People living in the north of England are 20 percent more likely to die before age 75 years than those living in the south, according to a BMJ.com study spanning four decades. And this figure changed little between 1965-2008, the study said.
Researchers analyzed deaths and population data for all residents from the five northernmost and four southernmost English regions each year from 1965-2008. Results show that overall rates of premature death have been 14 percent higher in the north over the four decades. This inequality was larger for men (15 percent) than for women (13 percent).
This north-south divide decreased significantly but temporarily for both sexes from the early 1980s to the late 1990s, followed by a steep rise from 2000-2008, despite government initiatives to reduce health inequalities over this period.
Time trends also varied with age—most striking among the 20-34 age group, which saw a sharp rise (22 percent) in northern excess deaths from 1996-2008.
The large north-south divide has persisted despite the fact that overall mortality in England has greatly reduced since 1965—by about 50 percent for men and about 40 percent for women with north and south both experiencing similar reductions.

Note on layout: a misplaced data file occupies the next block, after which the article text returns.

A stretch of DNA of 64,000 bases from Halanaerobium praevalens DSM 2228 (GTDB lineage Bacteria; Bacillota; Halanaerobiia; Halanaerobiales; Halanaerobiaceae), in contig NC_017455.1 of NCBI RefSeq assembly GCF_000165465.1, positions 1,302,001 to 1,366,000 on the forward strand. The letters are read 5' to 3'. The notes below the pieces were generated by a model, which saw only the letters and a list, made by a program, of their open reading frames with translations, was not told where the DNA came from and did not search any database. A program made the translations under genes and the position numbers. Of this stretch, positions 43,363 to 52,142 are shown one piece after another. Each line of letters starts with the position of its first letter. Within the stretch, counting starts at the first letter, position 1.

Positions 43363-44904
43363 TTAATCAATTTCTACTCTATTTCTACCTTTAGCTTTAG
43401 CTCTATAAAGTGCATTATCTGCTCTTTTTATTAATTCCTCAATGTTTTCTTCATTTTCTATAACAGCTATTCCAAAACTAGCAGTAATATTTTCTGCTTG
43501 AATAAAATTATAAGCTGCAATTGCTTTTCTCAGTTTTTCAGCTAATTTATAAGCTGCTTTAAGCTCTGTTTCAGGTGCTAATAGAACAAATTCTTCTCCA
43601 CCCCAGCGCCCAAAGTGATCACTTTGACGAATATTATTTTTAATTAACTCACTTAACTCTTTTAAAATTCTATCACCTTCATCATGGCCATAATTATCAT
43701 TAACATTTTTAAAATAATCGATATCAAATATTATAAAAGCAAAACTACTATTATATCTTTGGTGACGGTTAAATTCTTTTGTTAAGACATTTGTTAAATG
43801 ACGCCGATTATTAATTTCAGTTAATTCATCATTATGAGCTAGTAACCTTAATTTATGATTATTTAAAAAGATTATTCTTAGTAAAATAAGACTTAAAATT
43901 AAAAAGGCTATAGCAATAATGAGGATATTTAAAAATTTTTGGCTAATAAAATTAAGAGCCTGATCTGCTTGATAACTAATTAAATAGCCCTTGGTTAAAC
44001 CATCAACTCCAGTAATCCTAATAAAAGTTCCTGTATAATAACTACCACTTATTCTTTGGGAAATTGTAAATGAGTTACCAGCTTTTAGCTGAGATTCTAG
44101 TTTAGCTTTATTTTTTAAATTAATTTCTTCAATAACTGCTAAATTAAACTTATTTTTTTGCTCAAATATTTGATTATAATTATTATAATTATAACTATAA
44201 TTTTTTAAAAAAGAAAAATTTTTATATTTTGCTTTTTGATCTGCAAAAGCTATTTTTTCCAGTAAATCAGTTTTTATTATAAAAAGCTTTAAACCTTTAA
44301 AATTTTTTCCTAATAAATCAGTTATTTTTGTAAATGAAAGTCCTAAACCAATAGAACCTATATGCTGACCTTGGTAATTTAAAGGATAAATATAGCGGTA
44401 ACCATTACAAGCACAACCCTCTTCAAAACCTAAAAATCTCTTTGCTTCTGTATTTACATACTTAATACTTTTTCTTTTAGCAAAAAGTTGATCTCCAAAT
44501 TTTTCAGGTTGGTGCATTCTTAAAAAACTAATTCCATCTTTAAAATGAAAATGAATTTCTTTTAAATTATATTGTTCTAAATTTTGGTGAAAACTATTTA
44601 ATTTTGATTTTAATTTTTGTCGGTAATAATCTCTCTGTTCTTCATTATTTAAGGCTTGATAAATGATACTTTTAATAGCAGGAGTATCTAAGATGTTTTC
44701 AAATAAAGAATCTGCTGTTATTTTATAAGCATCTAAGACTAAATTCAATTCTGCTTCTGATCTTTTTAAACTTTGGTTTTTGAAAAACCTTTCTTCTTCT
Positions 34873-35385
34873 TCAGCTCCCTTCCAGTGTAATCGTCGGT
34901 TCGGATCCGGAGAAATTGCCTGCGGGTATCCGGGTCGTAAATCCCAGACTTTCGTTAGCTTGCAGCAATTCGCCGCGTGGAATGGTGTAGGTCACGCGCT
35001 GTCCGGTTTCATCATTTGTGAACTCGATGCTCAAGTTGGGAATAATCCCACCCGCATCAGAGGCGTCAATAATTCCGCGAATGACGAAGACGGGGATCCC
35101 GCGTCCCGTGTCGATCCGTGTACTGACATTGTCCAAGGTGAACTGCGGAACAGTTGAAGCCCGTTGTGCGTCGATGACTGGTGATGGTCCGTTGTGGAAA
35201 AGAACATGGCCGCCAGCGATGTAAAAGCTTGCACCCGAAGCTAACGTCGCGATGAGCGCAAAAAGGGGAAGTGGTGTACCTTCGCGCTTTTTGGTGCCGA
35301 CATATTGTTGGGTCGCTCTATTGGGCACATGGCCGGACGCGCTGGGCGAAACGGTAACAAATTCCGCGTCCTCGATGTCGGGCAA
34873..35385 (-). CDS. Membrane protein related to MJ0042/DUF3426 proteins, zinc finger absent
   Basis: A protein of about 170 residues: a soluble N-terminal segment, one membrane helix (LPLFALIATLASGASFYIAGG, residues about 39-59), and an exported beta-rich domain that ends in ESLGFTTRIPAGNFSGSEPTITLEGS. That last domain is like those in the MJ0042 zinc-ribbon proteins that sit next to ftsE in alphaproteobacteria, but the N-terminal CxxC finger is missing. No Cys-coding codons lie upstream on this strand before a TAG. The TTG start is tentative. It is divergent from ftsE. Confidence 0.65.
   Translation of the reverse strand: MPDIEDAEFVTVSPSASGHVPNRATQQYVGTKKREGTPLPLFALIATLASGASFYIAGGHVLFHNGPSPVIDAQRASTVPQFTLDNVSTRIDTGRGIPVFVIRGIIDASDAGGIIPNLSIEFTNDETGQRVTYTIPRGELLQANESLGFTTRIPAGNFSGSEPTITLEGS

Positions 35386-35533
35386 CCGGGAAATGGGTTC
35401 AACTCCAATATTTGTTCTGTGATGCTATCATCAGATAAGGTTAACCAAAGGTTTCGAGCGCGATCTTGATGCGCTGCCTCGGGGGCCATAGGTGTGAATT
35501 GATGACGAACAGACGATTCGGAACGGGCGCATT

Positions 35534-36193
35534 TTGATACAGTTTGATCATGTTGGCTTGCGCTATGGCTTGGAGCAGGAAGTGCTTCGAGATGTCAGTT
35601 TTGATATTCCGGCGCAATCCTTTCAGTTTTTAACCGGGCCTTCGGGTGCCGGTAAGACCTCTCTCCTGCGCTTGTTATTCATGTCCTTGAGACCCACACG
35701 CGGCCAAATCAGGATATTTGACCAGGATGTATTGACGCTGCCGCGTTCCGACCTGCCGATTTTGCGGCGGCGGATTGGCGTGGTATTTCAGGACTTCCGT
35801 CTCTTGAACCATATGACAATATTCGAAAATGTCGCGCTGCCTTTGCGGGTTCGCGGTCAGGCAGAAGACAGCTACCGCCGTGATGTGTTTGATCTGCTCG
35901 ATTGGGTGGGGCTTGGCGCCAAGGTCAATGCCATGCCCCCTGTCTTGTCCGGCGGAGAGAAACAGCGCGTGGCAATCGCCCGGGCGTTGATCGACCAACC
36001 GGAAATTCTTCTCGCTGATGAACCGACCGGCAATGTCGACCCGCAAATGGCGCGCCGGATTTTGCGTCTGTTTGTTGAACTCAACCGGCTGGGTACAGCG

The north-south health divide in England is well documented and has posed a public health challenge—as well as a political and economic challenge—to successive governments. From 2003-2010, the UK government had performance targets for reducing geographical inequalities in health, but there has been little research of time trends in this divide.
More research is needed into: why policies to reduce such inequalities have failed; how the wider determinants of health may be unbalanced between north and south; and what role selective migration plays, according to the study.
1. Hacking JM, Muller S, Buchan IE. Trends in mortality from 1965 to 2008 across the English north-south divide: comparative observational study. BMJ 2011; 342: d508. (open access)